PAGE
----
Nine years ago, Thomas Flanagan's first novel, "The Year of the French" was a main selection of the Book-of-the-Month Club, winner of a National Book Critics Circle Award and generally praised as an exemplary historical novel. Naturally, readers approach this new novel with heightened expectations. Will Flanagan be able to bring Irish history alive with energy and immediacy again? Can he sustain the charm and lilt of Irish voices throughout a long narrative? Will he continue experimenting successfully with a story told from many divided points of view? Can he evoke vividly the fascinating details of life in another era? Can he do it again?
The answer is affirmative: He not only does it, he overdoes it! "The Tenants of Time" is a masterful historical novel, a rich tapestry of Irish life in the 19th Century, and it is also a novel about the processes of history. It is overflowing with more than 100 Irish characters--drinking and talking, drinking and plotting, drinking and fighting, drinking and making love, drinking and writing history. (Flanagan feels self-conscious enough about his gigantic cast to provide a guide to the names at the end of this book.)
As a confident historian/novelist with a purpose, Flanagan whips us backward and forward through three decades of complicated events as seen by more than a half dozen narrators. The effect is a marvelous literary roller-coaster ride that is full of thrills and surprises at first but leaves the reader a bit dazed and overwhelmed by the end. Most annoying, however, is that "The Tenants of Time" is overwritten--beautifully overwritten to be sure--but also bulky, talky and repetitive to a degree that burdens the story.
The novel begins in 1904 as a young historian named Patrick Prentiss arrives in the small Irish town of Kilpeder to research the battle of Clonbrony Wood, which was part of the ill-fated Irish Rising of 1867. Prentiss is there to interview Hugh MacMahon, formerly the village schoolmaster and one of the local leaders of the Irish Republican Brotherhood. The Fenians, as they were known, were led by Ned Nolan, a Kilpeder boy returned from America after three years in the Union army. Nolan and MacMahon, together with Robert Delaney, a shopkeeper's assistant, and Vincent Tully, the dilettante son of the town's richest citizen, organized an attack on the barracks of the Irish Constabulary. The battle--really more of a skirmish as Flanagan deflates the mythology of it--lasted only a few hours and was easily won by the arriving British cavalry.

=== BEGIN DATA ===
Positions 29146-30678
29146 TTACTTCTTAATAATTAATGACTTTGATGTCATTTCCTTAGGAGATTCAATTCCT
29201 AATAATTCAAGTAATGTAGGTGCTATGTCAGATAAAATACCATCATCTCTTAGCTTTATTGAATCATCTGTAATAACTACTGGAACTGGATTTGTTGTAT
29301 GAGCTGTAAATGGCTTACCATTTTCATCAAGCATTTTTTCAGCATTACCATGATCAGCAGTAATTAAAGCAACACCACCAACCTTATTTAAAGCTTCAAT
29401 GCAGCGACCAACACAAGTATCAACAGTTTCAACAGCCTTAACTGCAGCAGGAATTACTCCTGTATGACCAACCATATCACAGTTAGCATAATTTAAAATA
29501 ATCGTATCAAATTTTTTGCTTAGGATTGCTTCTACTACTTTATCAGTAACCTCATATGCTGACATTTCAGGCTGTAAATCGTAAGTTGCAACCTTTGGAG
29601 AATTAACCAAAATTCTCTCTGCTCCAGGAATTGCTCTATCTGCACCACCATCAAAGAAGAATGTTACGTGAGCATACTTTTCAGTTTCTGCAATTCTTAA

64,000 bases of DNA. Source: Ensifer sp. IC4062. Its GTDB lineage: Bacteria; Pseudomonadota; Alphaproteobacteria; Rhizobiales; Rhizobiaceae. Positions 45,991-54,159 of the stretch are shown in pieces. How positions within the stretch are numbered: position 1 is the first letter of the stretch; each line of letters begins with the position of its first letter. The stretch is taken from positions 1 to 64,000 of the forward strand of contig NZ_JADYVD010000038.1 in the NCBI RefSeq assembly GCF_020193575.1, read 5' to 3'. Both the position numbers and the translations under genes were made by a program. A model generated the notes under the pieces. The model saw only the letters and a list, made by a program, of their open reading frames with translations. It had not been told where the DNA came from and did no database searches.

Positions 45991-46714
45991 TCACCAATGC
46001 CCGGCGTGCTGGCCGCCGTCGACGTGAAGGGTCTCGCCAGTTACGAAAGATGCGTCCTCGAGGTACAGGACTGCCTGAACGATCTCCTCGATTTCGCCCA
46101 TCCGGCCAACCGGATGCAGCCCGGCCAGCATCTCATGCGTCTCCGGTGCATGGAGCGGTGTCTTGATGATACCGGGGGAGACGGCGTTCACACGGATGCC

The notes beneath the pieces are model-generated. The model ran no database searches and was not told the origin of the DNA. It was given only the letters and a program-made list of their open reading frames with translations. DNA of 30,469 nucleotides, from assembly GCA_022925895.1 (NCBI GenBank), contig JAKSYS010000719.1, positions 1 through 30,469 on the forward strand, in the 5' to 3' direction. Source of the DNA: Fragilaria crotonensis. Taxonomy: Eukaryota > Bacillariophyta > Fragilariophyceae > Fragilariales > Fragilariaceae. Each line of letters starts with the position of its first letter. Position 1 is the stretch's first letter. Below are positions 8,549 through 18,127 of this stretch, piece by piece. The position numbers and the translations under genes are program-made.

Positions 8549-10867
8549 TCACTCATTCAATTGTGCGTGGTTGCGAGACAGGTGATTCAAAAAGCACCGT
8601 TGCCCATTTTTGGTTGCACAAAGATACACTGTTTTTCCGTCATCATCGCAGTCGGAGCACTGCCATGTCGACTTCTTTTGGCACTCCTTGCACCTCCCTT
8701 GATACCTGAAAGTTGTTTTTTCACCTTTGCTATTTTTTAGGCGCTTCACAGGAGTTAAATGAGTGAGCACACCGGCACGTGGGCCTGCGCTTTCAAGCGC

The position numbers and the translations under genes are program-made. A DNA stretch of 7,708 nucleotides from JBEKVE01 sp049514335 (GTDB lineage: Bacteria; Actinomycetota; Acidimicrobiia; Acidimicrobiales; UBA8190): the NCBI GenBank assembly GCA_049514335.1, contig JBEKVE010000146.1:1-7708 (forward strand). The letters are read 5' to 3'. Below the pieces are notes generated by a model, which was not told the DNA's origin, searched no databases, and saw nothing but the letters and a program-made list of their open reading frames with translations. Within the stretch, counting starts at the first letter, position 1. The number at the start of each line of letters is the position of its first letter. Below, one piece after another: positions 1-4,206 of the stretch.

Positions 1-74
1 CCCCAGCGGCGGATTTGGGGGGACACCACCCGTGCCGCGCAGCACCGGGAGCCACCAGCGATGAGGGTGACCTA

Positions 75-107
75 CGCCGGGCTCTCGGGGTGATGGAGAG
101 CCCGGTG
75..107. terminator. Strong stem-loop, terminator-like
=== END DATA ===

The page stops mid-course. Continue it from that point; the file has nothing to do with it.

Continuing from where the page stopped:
Flanagan deals with Clonbrony Wood in the first 200 pages of this novel and focuses for the remainder on how the event changed and intertwined the lives of the four veterans. As "tenants of time," the four develop different perspectives on their shared experience. He describes the rise (and dramatic fall) of Charles Stewart Parnell, the development of the Land League, and the terrible roots of anger, dissension and betrayal from which the contemporary conflict in Ireland has grown.
Despite much earnest digging, interviewing and library research, Prentiss, the young historian, never gets the "real" story, the full history of the battle of Clonbrony Wood and its aftermath. Flanagan demonstrates rather pointedly that history is a combination of legend, anecdote, newspaper stories, poetry, official records, memory and hearsay. Implicitly, Flanagan is suggesting that only a novelist can write the true history of an event, because only a novelist can look into the hearts of the characters who experienced it.
The "real" story, according to Flanagan, definitely concerns the heart. It involves a love affair between Parnell supporter Robert Delaney and the wife of the Earl of Ardmoor. (The Earl of Ardmoor owns the land on which the town of Kilpeder stands, and the townspeople are his tenants. Metaphors, anyone?) This love affair parallels the disastrous affair between Parnell and Kitty O'Shea, just as an informer in the Clonbrony Wood inner circle parallels the numerous Irish informers within the ranks of the Fenians.
But Flanagan pulls off this fake history filled with representative figures. He pulls it off brilliantly because he places the story in a historical setting boiling with passion and significance.
What he does not pull off are lengthy sections of dialogue chock full of wordy historical exposition and maddening, unmercifully fulsome descriptions of settings. He is a fine scholar but often too anxious to show off his knowledge. By treating us to excesses of his own research, Flanagan often distances us from the romance of the tale, and sometimes keeps us from empathizing with these men "ensnared in history."
Still, the powerful delights of this book far outweigh its difficulties. Flanagan has made a moment in history come alive for us with vividness that is inspiring. You cannot read this novel without feeling the heart-wrenching passions of the continuing Irish conflict and also feeling sad, powerless doubts about its resolution.